In spite of its large size, CI has a basic catalytic core formed by only 14 proteins that are evolutionarily conserved from prokaryotes to humans. All have been implicated in human CI disorders, including NDUFS2 (Loeffen et al., 2001; Ugalde et al., 2004), an iron-sulfur protein that we have shown to interact with MidA/PRO1853. NDUFS2 is encoded by the nuclear genome of human cells but it is encoded by the mitochondrial genome in Dictyostelium revealing its ancient origin as an endosymbiont protein. Interestingly, MidA homologues also exist in α-proteobacteria, suggesting that the interplay between MidA protein and the catalytic CI is of ancient origin and conserved from bacteria to humans.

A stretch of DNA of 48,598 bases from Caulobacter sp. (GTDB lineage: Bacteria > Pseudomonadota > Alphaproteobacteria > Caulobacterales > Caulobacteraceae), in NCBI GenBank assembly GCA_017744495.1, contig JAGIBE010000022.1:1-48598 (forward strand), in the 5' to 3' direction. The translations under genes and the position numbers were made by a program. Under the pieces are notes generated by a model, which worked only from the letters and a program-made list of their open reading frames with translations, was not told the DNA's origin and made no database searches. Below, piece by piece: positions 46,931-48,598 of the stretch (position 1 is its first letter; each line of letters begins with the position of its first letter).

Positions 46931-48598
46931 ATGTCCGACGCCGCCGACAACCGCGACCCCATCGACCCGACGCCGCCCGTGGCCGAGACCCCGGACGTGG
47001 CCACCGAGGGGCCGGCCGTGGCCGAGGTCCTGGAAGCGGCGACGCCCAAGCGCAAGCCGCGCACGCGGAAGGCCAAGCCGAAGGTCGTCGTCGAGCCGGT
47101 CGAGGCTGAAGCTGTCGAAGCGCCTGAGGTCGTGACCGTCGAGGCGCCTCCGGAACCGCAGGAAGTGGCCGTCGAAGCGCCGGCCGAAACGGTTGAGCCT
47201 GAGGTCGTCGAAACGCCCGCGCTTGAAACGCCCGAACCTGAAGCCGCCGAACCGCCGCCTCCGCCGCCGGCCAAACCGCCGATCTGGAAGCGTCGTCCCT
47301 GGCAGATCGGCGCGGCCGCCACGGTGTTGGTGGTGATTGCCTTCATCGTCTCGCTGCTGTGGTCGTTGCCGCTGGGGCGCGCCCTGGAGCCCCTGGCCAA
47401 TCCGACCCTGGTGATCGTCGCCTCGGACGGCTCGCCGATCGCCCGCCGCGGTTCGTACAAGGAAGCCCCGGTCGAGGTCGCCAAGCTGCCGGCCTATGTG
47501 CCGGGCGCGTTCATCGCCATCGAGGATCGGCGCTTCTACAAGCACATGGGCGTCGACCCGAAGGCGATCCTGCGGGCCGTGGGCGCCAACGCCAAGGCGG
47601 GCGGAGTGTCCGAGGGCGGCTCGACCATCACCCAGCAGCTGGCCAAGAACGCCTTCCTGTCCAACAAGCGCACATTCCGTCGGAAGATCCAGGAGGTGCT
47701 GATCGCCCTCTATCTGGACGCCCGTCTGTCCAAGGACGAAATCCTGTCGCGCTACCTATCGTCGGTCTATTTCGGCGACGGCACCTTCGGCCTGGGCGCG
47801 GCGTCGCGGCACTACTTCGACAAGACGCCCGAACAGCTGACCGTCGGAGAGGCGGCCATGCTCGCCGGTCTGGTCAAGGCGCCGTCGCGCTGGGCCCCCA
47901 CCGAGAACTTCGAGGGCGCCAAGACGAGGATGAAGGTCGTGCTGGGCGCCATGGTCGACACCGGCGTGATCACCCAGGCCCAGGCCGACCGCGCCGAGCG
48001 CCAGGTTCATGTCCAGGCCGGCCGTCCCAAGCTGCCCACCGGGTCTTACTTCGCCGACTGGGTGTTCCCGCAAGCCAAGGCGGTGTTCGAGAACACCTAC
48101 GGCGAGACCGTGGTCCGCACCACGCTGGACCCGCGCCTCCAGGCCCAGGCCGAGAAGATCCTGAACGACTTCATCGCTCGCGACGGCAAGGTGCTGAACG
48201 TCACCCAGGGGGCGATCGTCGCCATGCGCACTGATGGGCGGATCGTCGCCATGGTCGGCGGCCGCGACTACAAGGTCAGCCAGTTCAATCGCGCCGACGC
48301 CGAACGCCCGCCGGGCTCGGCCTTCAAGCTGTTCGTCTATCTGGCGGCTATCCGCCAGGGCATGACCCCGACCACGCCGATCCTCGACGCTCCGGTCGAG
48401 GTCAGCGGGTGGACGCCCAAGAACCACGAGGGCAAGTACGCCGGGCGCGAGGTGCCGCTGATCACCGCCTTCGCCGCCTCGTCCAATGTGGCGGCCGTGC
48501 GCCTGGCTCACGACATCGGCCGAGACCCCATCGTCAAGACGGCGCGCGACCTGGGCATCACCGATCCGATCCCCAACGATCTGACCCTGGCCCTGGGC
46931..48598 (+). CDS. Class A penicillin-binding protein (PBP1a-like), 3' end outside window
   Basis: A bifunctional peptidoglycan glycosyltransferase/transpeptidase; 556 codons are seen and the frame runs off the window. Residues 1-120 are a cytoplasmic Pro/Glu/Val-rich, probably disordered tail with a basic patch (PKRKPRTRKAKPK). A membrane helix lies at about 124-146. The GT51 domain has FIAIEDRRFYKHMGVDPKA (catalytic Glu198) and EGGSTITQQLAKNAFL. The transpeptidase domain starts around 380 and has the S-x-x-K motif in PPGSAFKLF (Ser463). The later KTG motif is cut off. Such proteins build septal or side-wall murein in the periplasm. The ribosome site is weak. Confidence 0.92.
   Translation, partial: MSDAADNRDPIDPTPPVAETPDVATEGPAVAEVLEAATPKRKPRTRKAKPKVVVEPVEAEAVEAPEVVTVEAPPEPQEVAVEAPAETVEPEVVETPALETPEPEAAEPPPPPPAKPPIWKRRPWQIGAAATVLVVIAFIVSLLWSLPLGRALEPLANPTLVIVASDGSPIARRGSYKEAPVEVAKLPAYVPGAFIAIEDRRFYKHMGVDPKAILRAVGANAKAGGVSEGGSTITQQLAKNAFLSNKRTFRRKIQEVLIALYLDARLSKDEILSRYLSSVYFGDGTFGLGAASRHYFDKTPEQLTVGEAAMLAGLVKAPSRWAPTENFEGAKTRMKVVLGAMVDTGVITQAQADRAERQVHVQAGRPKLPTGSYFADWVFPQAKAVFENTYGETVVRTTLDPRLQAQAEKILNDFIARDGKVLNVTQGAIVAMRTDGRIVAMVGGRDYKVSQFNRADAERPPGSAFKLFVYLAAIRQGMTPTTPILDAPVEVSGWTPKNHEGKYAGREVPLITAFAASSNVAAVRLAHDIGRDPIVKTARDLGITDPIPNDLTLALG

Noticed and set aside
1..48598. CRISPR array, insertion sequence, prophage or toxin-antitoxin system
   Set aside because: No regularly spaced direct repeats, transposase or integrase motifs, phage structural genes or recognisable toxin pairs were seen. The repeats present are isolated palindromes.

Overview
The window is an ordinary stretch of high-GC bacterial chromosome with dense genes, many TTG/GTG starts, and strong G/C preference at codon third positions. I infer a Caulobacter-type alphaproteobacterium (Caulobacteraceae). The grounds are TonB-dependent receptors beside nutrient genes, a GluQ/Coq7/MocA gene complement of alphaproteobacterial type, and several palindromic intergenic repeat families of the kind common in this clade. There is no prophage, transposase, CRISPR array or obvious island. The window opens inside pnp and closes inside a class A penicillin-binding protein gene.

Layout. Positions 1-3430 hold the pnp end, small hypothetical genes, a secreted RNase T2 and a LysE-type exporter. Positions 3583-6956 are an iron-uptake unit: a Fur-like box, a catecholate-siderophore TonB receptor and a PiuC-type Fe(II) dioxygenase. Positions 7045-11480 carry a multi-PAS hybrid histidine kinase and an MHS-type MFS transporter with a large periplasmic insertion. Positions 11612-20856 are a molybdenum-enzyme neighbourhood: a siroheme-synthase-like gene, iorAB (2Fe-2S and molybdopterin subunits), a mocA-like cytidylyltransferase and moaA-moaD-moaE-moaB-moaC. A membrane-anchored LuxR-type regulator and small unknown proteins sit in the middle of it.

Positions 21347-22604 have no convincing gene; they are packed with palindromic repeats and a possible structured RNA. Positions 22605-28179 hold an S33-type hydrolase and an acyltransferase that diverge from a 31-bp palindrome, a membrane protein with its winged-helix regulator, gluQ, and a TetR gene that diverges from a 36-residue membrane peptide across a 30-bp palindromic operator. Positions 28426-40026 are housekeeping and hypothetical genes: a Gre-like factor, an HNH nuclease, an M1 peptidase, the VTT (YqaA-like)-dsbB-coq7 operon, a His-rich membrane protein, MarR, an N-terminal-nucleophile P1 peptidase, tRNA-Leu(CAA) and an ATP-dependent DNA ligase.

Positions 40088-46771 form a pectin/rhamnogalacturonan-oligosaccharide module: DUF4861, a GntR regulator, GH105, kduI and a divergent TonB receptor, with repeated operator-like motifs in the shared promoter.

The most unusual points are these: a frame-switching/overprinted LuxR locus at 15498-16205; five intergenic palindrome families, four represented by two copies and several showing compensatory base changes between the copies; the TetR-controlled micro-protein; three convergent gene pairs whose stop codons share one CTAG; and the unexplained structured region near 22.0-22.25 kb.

The SAM-dependent methyltransferase enzymes share little sequence identity, but do contain a highly conserved structural fold that is involved in SAM binding. Surprisingly, the precise residues that bind the SAM cofactor are poorly conserved (Loenen, 2006; Schubert et al., 2003). We have shown by bioinformatics modeling and site-directed mutagenesis that DUF185 might have a methyltransferase domain. At the level of amino acid sequence, only a short region of homology can be detected between DUF185 proteins and methyltranferases, the so-called motif I, corresponding to a loop of the catalytic core involved in SAM binding (Niewmierzycka and Clarke, 1999). The consensus sequence was defined as a nine-residue block, hh(D/E)hGxGxG, where h represents a hydrophobic residue and x can be any residue (Kakebeeke et al., 1979; Niewmierzycka and Clarke, 1999). In previous studies based on multiple protein alignments, this short sequence was revealed and led to the proposal that DUF185 is a methyltransferase (Sadreyev et al., 2003). Our site-directed mutagenesis studies targeted the first two conserved glycines present in this sequence and showed that the first and possibly both of these residues are required for the protein function. Five different structural folds have been described to bind SAM and perform a methyl transfer. Our model fits with class I, the most abundant, which is composed of alternating β-strands and α-helices (Martin and McMillan, 2002; Schubert et al., 2003). Taken together, these studies strongly suggest that MidA proteins contain a methyltransferase domain. The characterization of its biochemical activity and the identification of the possible targets are of great interest and will warrant further investigation.